Birkat Hamazon

Birkat Hamazon

, ברכת המזון, Birchas Hamazon, Prayer After Meals (Bentchen) / Grace, Blessing After Meals. Visit to say Birchas Hamazon ...

Birkat Hamazon or Birkat Hammazon (Hebrew: ברכת המזון; trans. Blessing on Nourishment), known in English as the Grace After Meals (Yiddish: בענטשן‎; translit. bentshn or "to bless", Yinglish: Benching), is a set of Hebrew blessings that Jewish Halakha("collective body of Jewish religious laws") prescribes following a meal that includes at least a ke-zayit (olive sized) piece of bread or matzoh made from one or all of wheat, barley, rye, oats, spelt. It is a mitzvah de-'oraita (Aramaic: דאורייתא), that is written in the Torah (Deuteronomy 8:10). It is a matter of rabbinic dispute whether birkat hamazon must be said after eating certain other bread-like foods such as pizza.[4]

Birkat hamazon is typically read to oneself after ordinary meals and often sung aloud on special occasions such as the Shabbat and festivals. The blessing can be found in almost all prayerbooks and is often printed in a variety of artistic styles in a small booklet called a birchon (or birkon, ברכון) in Hebrew or bencher (or bentcher) in Yiddish. The length of the different Birkat hamazon can vary considerably, from benching under half a minute to more than 5 minutes

Grace After Meals Transliteration

Ba-ruch a-tah A-do-nai, E-lo-hei-nu Me-lech Ha-o-lam, Ha-zan et ha-o-lam ku-lo, b'tu-vo, b'chein b'che-sed uv-ra-cha-mim, hu no-tein le-chem l'chawl ba-sar, ki l'o-lam chas-do. Uv-tu-vo ha-ga-dol i-ma-nu, ta-mid lo cha-seir la-nu, v'al yech-sar la-nu, ma-zon l'o-lam va-ed. Ba-a-vur sh'mo ha-ga-dol, ki hu Eil zan um-far-neis la-kol, u-mei-tiv la-kol, u-mei-chin ma-zon l'chawl b'ri-yo-tav a-sher ba-ra. Ka-a-mur: Po-tei-ach et ya-de-cha, u-mas-bi-a l'chawl chai ra-tson. Ba-ruch a-tah A-do-nai, ha-zan et ha-kol. (A-mein. )

The second benediction is traditionally attributed to Joshua. It is said in appreciation for the Land of Israel:

No-deh l'cha A-do-nai E-lo-hei-nu, al she-hin-chal-ta la-a-vo-tei-nu e-rets chem-dah to-vah ur-cha-vah. V'al she-ho-tsei-ta-nu A-do-nai E-lo-hei-nu mei-e-rets mits-ra-yim, uf-di-ta-nu mi-beit a-va-dim, v'al b'ri-t'cha she-cha-tam-ta biv-sa-rei-nu, v'al to-ra-t'cha she-li-mad-ta-nu, v'al chu-ke-cha she-ho-da-ta-nu, v'al chai-yim chein va-che-sed she-cho-nan-ta-nu, v'al a-chi-lat ma-zon sha-a-tah zan um-far-neis o-ta-nu ta-mid, b'chawl yom uv-chawl eit uv-chawl sha-ah.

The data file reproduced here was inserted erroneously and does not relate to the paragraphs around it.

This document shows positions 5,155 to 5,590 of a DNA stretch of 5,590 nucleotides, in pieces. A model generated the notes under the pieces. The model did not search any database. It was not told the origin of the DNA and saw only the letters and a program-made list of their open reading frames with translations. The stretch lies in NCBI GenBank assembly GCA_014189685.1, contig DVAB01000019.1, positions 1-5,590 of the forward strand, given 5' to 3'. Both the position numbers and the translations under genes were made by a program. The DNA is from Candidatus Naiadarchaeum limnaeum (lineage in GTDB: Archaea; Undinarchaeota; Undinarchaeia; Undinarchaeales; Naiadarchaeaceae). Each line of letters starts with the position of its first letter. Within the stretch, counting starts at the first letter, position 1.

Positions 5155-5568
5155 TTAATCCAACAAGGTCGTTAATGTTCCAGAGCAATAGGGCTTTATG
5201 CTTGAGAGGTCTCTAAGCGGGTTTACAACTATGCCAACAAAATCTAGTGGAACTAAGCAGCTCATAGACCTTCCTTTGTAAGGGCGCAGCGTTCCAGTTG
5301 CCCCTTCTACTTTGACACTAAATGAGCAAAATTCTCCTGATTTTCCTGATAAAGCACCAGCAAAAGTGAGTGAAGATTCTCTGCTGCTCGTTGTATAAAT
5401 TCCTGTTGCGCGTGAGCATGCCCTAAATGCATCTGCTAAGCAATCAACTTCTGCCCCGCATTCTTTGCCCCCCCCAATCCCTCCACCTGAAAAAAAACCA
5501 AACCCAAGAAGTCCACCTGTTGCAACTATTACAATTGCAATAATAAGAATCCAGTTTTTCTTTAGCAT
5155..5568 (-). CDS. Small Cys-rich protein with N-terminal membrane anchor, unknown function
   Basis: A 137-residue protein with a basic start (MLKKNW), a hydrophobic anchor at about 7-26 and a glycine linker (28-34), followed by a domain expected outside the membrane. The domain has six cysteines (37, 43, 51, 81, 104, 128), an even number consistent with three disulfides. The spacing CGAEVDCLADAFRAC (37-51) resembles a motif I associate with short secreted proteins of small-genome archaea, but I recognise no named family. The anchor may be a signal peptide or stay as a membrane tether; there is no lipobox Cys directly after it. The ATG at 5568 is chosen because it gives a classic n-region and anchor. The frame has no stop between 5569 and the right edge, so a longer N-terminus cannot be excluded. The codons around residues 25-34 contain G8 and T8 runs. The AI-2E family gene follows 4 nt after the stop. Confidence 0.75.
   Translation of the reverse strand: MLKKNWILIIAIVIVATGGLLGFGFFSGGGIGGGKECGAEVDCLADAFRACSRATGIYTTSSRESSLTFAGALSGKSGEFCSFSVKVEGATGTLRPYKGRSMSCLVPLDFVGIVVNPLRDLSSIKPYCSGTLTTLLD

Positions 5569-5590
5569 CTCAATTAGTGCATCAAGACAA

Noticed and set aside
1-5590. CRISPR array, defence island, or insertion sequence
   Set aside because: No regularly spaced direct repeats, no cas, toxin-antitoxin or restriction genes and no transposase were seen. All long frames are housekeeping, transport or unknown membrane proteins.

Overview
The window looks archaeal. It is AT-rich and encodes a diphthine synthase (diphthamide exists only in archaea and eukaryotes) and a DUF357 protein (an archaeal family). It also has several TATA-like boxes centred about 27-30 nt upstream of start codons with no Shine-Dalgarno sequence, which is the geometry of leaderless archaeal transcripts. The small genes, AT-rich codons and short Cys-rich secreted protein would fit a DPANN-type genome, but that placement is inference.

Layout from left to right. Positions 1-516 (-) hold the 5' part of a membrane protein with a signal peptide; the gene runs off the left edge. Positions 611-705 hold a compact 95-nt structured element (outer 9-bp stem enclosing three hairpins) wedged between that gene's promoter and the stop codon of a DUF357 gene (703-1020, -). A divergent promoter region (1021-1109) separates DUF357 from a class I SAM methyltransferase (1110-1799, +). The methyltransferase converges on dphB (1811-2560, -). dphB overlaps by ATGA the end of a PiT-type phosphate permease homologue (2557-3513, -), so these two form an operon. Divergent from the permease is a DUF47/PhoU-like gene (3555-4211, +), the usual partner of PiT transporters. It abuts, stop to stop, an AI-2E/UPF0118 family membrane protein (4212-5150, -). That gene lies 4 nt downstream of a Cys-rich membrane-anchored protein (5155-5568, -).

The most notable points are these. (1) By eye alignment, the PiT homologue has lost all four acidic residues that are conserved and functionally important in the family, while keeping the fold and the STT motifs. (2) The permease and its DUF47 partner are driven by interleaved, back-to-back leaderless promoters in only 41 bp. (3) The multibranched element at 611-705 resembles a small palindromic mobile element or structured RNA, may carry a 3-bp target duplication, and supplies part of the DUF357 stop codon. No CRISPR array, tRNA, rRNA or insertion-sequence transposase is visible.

On Chanukah and on Purim, an extra paragraph is inserted here.

V'al ha-kol A-do-nai E-lo-hei-nu a-nach-nu mo-dim lach, um-va-r'chim o-tach, yit-ba-reich shim-cha b'fi kawl chai ta-mid l'o-lam va-ed. Ka-ka-tuv: v'a-chal-ta v'sa-va-ta, u-vei-rach-ta et A-do-nai E-lo-he-cha, al ha-a-rets ha-to-vah a-sher na-tan lach. Ba-ruch a-tah A-do-nai, al ha-a-rets v'al ha-ma-zon. ( A-mein. )

The third benediction is traditionally attributed to King David, with later modifications attributed to King Solomon. It is said in appreciation for Jerusalem and the Temple:

Ra-cheim A-do-nai E-lo-hei-nu al Yis-ra-eil a-me-cha, v'al Y'ru-sha-la-yim i-re-cha, v'al Tsi-yon mish-kan k'vo-de-cha, v'al mal-chut beit Da-vid m'shi-che-cha, v'al ha-ba-yit ha-ga-dol v'ha-ka-dosh she-nik-ra shim-cha a-lav. E-lo-hei-nu A-vi-nu r'ei-nu (on Shabbat and festivals substitute: ro-ei-nu) zo-nei-nu par-n'sei-nu v'chal-k'lei-nu v'har-vi-chei-nu, v'har-vach la-nu A-do-nai E-lo-hei-nu m'hei-rah mi-kawl tsa-ro-tei-nu. V'na al tats-ri-chei-nu A-do-nai E-lo-hei-nu, lo li-dei ma-t'nat ba-sar v'dam, v'lo li-dei hal-va-a-tam, ki im l'ya-d'cha ha-m'lei-ah ha-p'tu-chah ha-k'do-shah v'ha-r'cha-vah, she-lo nei-vosh v'lo ni-ka-leim l'o-lam va-ed.